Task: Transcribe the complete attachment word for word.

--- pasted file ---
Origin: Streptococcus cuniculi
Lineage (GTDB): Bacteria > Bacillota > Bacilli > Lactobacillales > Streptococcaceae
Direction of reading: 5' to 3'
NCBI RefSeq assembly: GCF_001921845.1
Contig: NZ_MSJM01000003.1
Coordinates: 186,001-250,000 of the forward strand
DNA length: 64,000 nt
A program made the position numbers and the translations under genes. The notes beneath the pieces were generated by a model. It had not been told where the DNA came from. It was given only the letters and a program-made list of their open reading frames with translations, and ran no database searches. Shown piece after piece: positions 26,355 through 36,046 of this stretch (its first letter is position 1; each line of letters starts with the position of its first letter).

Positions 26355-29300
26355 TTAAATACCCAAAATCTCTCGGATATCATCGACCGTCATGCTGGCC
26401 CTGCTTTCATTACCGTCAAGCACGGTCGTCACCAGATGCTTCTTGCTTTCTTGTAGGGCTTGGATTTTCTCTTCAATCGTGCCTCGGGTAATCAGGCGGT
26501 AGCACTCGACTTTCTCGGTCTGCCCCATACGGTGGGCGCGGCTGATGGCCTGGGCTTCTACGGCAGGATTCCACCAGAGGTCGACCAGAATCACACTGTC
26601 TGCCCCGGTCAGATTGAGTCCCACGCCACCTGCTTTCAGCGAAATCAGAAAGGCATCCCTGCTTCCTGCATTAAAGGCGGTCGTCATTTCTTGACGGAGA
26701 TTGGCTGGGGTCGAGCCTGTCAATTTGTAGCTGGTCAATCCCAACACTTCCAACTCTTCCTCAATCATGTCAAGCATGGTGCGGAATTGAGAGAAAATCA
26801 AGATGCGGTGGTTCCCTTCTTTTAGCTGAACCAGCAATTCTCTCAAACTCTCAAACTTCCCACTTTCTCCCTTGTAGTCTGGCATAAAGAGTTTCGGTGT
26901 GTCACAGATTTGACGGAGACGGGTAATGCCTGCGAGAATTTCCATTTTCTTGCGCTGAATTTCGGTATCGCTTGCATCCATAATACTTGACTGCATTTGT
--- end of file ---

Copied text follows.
Origin: Streptococcus cuniculi
Lineage (GTDB): Bacteria > Bacillota > Bacilli > Lactobacillales > Streptococcaceae
Direction of reading: 5' to 3'
NCBI RefSeq assembly: GCF_001921845.1
Contig: NZ_MSJM01000003.1
Coordinates: 186,001-250,000 of the forward strand
DNA length: 64,000 nt
A program made the position numbers and the translations under genes. The notes beneath the pieces were generated by a model. It had not been told where the DNA came from. It was given only the letters and a program-made list of their open reading frames with translations, and ran no database searches. Shown piece after piece: positions 26,355 through 36,046 of this stretch (its first letter is position 1; each line of letters starts with the position of its first letter).

Positions 26355-29300
26355 TTAAATACCCAAAATCTCTCGGATATCATCGACCGTCATGCTGGCC
26401 CTGCTTTCATTACCGTCAAGCACGGTCGTCACCAGATGCTTCTTGCTTTCTTGTAGGGCTTGGATTTTCTCTTCAATCGTGCCTCGGGTAATCAGGCGGT
26501 AGCACTCGACTTTCTCGGTCTGCCCCATACGGTGGGCGCGGCTGATGGCCTGGGCTTCTACGGCAGGATTCCACCAGAGGTCGACCAGAATCACACTGTC
26601 TGCCCCGGTCAGATTGAGTCCCACGCCACCTGCTTTCAGCGAAATCAGAAAGGCATCCCTGCTTCCTGCATTAAAGGCGGTCGTCATTTCTTGACGGAGA
26701 TTGGCTGGGGTCGAGCCTGTCAATTTGTAGCTGGTCAATCCCAACACTTCCAACTCTTCCTCAATCATGTCAAGCATGGTGCGGAATTGAGAGAAAATCA
26801 AGATGCGGTGGTTCCCTTCTTTTAGCTGAACCAGCAATTCTCTCAAACTCTCAAACTTCCCACTTTCTCCCTTGTAGTCTGGCATAAAGAGTTTCGGTGT
26901 GTCACAGATTTGACGGAGACGGGTAATGCCTGCGAGAATTTCCATTTTCTTGCGCTGAATTTCGGTATCGCTTGCATCCATAATACTTGACTGCATTTGT